The drivers were later released on bail, said a police officer Anil Shukla, DCP (south), said, “The character of road traffic changes significantly at night. The purpose of joint drives is to identify the trouble areas and ensure commuters don’t put the lives of others in danger”.

     Dedicated teams of local police officers assist the traffic police during these drives. This drive has its secondary benefits too, the police say “In the process, we may also be able to curb incidents of car jacking” said a police officer.

An Avoidable Tragedy


An Avoidable Tragedy  

     A 20-YEAR-OLD boy was killed in a road accident near west Delhi’s Janakpuri on Sunday night. Alok Kumar, the deceased, was allegedly racing with another two-wheeler when he crashed into a Metro pillar as he tried to avoid hitting another car Alok died on the spot, while his friend Sanjeev Kumar, riding pillion with him, was seriously injured, police said.

      Sanjeev was rushed to Deen Dayal Upadhaya Hospital with a few broken teeth and a fracture in his right hand, an officer said. The two were returning home to Uttam Nagar from a wedding near Rajouri Garden, when the mishap reportedly occurred around 11.30 p.m., the police said, adding that both youngsters were drunk.

     Fruit sellers near the Janakpuri East Metro Station told police that Alok was racing with another motorcycle. “As the two motorbikes approached the Metro station, a car suddenly came in between. Alok lost his balance,” said a police officer.

     The motorcycle hit the Metro pillar and the impact threw Alok off the bike. His head hit a divider, police said, adding he died on the spot with severe head injuries. The post-mortem report of Alok and a medical examination of Sanjeev confirmed a high level of alcohol in their blood samples.

      The police have registered a case of rash and negligent driving. Alok’s father Rajinder Kumar owns a tailoring shop in Uttam Nagar. Both Alok and Sanjeev worked in an export firm.

ravi.bajpai@hindustantimes 

Doctors in the Dock for Negligence


 A dilemma. What should we do? 

     Two doctors have been held responsible for the death of a 13 year old boy, who was to be operated upon for Tonsilitis . Both the doctors have been awarded two years RI.

     Gaurav Batra was the only son of his parents.  A  terrible tragedy indeed for the family. 

     The family may feel vindicated to some extent, as their precious son can never come back. Justice has been meted out.  

     Now what about the doctors held responsible for the death? 

 What do you think?

     Are doctors to be treated as criminals in every case of death? Are doctors expected to be perfect? Do doctors wish harm to their  patients? What will be result of such judgements on doctors, on patients?

     What about death due to negligence of a doctor?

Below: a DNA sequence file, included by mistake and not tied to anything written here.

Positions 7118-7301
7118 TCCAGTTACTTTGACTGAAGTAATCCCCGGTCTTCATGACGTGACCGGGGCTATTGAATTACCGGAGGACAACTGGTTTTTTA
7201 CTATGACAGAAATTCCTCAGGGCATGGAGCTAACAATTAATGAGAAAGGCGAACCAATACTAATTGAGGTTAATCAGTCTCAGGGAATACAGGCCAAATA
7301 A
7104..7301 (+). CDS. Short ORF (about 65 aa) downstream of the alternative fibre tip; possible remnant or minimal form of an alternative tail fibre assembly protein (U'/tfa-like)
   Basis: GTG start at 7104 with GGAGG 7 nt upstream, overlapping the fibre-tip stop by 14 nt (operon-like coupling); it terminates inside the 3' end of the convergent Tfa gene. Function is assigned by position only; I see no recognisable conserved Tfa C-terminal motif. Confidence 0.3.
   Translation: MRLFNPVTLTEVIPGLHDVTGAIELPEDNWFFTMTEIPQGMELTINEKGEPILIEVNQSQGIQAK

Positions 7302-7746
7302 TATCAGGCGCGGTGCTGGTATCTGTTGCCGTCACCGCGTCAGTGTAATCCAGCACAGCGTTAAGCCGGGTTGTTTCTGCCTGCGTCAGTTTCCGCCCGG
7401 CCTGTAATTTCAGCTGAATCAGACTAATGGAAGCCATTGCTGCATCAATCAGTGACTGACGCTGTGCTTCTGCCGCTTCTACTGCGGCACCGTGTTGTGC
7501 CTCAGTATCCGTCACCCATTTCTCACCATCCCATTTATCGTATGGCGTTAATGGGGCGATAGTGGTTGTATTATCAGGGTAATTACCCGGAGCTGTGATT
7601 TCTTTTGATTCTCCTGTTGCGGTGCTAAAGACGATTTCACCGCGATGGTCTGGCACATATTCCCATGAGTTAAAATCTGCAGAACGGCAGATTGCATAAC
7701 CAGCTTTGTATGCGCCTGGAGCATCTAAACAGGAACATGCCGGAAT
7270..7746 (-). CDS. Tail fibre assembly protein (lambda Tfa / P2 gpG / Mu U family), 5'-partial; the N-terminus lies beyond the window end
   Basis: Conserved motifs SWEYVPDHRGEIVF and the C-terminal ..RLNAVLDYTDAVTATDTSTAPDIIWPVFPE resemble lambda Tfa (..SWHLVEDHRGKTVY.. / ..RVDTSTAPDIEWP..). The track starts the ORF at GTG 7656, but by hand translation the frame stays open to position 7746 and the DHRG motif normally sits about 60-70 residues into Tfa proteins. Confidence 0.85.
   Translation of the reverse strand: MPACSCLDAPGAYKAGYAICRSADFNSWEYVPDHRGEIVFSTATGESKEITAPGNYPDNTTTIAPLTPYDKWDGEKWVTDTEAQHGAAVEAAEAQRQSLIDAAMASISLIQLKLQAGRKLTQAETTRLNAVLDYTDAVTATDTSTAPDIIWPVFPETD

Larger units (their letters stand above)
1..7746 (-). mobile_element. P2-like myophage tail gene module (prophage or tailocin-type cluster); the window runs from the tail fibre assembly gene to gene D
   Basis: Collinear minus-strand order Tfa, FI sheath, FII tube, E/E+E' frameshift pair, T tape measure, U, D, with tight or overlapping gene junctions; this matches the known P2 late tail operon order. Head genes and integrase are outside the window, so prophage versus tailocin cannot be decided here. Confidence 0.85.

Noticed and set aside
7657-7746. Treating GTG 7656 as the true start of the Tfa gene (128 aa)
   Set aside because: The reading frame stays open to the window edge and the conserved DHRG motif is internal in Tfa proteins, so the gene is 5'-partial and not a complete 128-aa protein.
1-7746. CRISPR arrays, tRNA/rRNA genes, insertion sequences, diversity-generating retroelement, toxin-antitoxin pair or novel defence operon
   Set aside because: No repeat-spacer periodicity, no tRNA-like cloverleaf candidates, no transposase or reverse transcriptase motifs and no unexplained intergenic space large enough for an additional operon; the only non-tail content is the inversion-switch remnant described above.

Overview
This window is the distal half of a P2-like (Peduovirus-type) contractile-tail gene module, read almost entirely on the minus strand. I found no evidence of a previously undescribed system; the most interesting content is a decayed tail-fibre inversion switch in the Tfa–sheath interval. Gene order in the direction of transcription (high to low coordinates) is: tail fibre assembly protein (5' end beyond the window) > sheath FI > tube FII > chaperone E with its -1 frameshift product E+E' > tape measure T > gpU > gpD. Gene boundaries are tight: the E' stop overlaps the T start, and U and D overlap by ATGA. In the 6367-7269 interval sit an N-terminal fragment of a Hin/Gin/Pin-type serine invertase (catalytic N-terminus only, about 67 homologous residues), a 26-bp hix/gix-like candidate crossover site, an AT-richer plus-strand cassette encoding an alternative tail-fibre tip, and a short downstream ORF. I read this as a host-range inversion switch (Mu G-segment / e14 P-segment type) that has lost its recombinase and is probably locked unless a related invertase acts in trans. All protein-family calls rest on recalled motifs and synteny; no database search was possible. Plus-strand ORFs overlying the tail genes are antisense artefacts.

How many are the cases where a judge has held an innocent man guilty and even sentenced the person to death? How many prosecutors and judges have been held guilty of negligence when their rulings have been overturned by higher courts? 

     We have seen a spate of cases in the recent past where new evidence and DNA samples have helped free innocent persons who were held guilty by the jury and the judges? Those proved to be innocent had served long years in prisons and even on the death row. 

What do you think?

     IN A rare verdict, two senior surgeons of a private hospital in south Delhi’s Greater Kailash have been sentenced to two years’ rigorous imprisonment in a case of medical negligence.

     The negligence by the two doctors led to the death of a 13-year old boy who was to be operated for tonsillitis. In the order that was passed recently, Metropolitan Magistrate J.E Nahar held surgeon Omkar M. Parmar, 68, and anesthetist N. Dutta, 73, guilty under Section 304 A (causing death by a rash and negligent act) of the Indian Penal Code (IPC). Holding them guilty for the death of Gaurav Batra at Sukhda Hospital of Greater Kailash in 1995,

     Nahar also slapped a fine of Rs 10,000 each on both convicts. Refusing the doctors’ plea for leniency, the court said the complainant parents had lost their only child as a result of their negligence. However, the court later granted them bail on a personal and a surety bond of Rs 15,000 each.

     The court accepted their bail bonds till December 29. The duo will have to obtain further bail from the appellate court failing which they would have to surrender on the said date. As per the prosecution, on June 13, 1995, Gauray, who was advised surgery for tonsillitis, was operated upon for his ailment at Sukhda Hospital. Gauray, however, did not regain consciousness hours after the operation.

     His parents, worried and anxious, made repeated calls to the two doctors Parmar, a resident of Saket in south Delhi, and N. Dutta from Faridabad – to come and attend to their son, but they failed to do so.

     A first information report was lodged against the two doctors at Greater Kailash police station. The court, during the trial, had, however, disallowed the prosecution’s plea that they are charged under harsher provisions of the IPC dealing with culpable homicide not amounting to murder, which carries a maximum sentence of life term.

     naziya.alvi@hindustantimes.com